"We are preparing for additional trials this year and we continue to defend the safety of Johnson's Baby Powder", J & J said. She alleged that J&J concealed the possibility that talc in its baby powder and Shower to Shower products can cause cancer.
Thursday's jury decision comes after J&J scored a win in its talc litigation back in March, and after three previous defeats that cost the company almost $200 million.
"We don't care how many trials it takes", said James Onder, one of the trial attorneys, noting that his firm will continue to support those suing the companies "until Johnson & Johnson and Imerys stand up and do the right thing".
In May 2016, the corporation lost another case over talcum powder products allegedly leading to cancer when a jury awarded $55 million to the plaintiff.
Three previous St. Louis juries awarded a total of nearly $200 million to plaintiffs who made similar claims; those cases are under appeal.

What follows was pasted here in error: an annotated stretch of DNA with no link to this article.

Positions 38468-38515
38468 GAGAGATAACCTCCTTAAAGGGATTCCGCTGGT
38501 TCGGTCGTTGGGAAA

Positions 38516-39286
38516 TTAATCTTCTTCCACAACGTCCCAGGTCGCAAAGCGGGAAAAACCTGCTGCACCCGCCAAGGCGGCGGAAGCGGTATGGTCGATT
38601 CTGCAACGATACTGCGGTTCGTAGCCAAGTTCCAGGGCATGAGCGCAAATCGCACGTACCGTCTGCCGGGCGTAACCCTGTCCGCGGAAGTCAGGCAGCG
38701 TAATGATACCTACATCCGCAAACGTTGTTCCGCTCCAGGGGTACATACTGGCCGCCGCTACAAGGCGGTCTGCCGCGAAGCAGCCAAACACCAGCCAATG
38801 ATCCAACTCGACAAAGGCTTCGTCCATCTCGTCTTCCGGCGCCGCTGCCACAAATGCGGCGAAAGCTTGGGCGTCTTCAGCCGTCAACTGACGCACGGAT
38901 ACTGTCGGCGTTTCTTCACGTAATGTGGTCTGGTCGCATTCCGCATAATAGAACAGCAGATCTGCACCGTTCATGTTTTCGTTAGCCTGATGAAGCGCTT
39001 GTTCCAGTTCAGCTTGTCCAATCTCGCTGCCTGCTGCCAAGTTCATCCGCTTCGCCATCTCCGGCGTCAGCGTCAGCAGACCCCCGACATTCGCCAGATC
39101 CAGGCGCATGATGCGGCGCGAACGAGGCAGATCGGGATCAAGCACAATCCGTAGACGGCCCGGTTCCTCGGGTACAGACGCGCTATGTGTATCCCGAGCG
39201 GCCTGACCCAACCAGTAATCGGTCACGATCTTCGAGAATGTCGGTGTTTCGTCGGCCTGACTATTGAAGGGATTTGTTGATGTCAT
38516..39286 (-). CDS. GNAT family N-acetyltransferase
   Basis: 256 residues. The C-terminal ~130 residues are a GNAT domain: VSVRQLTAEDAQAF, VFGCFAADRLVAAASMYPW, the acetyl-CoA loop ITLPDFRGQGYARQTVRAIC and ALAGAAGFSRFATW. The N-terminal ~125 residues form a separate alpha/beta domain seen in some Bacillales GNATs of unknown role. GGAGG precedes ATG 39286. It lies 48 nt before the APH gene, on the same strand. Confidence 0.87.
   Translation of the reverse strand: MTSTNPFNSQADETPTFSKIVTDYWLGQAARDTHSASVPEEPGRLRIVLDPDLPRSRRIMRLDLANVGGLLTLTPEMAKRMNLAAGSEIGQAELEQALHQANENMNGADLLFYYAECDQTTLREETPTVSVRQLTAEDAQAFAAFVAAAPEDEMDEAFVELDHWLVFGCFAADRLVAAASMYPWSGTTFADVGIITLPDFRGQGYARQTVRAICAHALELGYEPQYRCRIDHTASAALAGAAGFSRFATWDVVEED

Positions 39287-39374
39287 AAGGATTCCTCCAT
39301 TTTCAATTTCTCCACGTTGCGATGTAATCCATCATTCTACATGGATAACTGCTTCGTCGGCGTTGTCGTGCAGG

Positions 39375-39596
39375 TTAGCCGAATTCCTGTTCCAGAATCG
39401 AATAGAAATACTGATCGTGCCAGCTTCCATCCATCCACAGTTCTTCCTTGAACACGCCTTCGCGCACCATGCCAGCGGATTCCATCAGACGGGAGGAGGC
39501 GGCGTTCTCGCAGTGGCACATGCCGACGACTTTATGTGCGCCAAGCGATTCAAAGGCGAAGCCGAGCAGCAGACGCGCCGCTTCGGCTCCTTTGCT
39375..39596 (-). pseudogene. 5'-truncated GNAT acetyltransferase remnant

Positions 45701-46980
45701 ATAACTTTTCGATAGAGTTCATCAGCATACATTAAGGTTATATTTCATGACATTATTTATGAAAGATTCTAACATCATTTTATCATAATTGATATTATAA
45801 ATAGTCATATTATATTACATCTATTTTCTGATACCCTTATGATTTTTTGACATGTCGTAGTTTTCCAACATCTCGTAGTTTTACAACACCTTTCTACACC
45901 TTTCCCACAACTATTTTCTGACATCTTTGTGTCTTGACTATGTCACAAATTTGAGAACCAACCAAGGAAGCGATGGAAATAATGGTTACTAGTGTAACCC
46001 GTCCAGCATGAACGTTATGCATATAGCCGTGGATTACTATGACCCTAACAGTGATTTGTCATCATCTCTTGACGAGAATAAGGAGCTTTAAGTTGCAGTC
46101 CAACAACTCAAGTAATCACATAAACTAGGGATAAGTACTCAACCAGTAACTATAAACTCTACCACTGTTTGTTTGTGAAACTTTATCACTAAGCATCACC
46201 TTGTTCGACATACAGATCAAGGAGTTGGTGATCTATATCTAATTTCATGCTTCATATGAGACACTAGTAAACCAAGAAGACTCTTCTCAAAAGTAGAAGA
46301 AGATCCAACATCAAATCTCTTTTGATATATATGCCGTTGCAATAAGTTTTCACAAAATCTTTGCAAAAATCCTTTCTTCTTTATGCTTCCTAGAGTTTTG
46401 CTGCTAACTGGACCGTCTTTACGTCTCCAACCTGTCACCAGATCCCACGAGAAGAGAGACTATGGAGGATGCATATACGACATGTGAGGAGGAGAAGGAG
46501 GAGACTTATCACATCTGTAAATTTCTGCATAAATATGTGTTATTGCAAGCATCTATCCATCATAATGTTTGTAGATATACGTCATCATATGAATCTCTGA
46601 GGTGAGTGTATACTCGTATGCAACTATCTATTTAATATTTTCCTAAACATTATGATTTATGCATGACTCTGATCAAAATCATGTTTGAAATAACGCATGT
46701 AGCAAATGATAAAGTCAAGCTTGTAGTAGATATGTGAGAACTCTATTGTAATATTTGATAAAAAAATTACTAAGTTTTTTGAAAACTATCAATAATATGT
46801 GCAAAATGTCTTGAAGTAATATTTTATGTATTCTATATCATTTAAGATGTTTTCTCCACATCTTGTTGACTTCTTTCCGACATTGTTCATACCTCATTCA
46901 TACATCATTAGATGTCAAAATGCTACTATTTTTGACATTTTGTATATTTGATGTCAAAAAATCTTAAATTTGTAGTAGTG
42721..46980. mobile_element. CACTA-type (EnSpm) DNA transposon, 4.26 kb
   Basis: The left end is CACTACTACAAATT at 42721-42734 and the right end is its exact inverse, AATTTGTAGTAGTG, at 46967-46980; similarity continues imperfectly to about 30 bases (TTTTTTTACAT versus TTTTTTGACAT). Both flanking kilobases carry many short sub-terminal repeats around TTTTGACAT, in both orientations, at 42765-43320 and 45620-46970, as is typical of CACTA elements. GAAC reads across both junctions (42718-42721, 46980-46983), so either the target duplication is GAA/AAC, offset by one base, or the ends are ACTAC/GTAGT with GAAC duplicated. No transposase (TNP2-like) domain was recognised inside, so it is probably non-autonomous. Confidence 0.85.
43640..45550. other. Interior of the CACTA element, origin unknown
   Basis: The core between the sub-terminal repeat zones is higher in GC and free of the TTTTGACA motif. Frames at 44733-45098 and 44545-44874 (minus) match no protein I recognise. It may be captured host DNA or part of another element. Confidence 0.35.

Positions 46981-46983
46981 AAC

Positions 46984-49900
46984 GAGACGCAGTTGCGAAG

But the company said it would appeal the verdict, citing a separate case that it won in March and two other dismissed cases that "further highlight the lack of credible scientific evidence behind plaintiffs' allegations".
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J&J faces trial in another talcum powder lawsuit in St. Louis next month, filed by the family of a former competitive figure skater who died of ovarian cancer.
Slemp claimed she developed cancer after four decades of using talc-containing products produced by J&J, including J&J's Baby Powder and Shower to Shower Powder.
J&J's stock barely budged in pre-market trading Friday, falling 0.1% to $123.87. Also, the company clearly intends to keep fighting lawsuits alleging its iconic baby powder isn't safe, rather than settling suits at this point. They say the studies on it are inconclusive, adding that the studies that found asbestos-free talc is linked to cancer are biased and the other studies found no link.
In its natural form, talc can sometimes contain asbestos, which is known to cause cancers in and around the lungs when inhaled.
The biggest studies have found no link between talcum powder applied to the genitals and ovarian cancer.
The talc litigation consists of almost two dozen cases in Missouri state court, where more than 1,000 claims are pending.
Studies probing a connection between talc and ovarian cancer have returned mixed findings.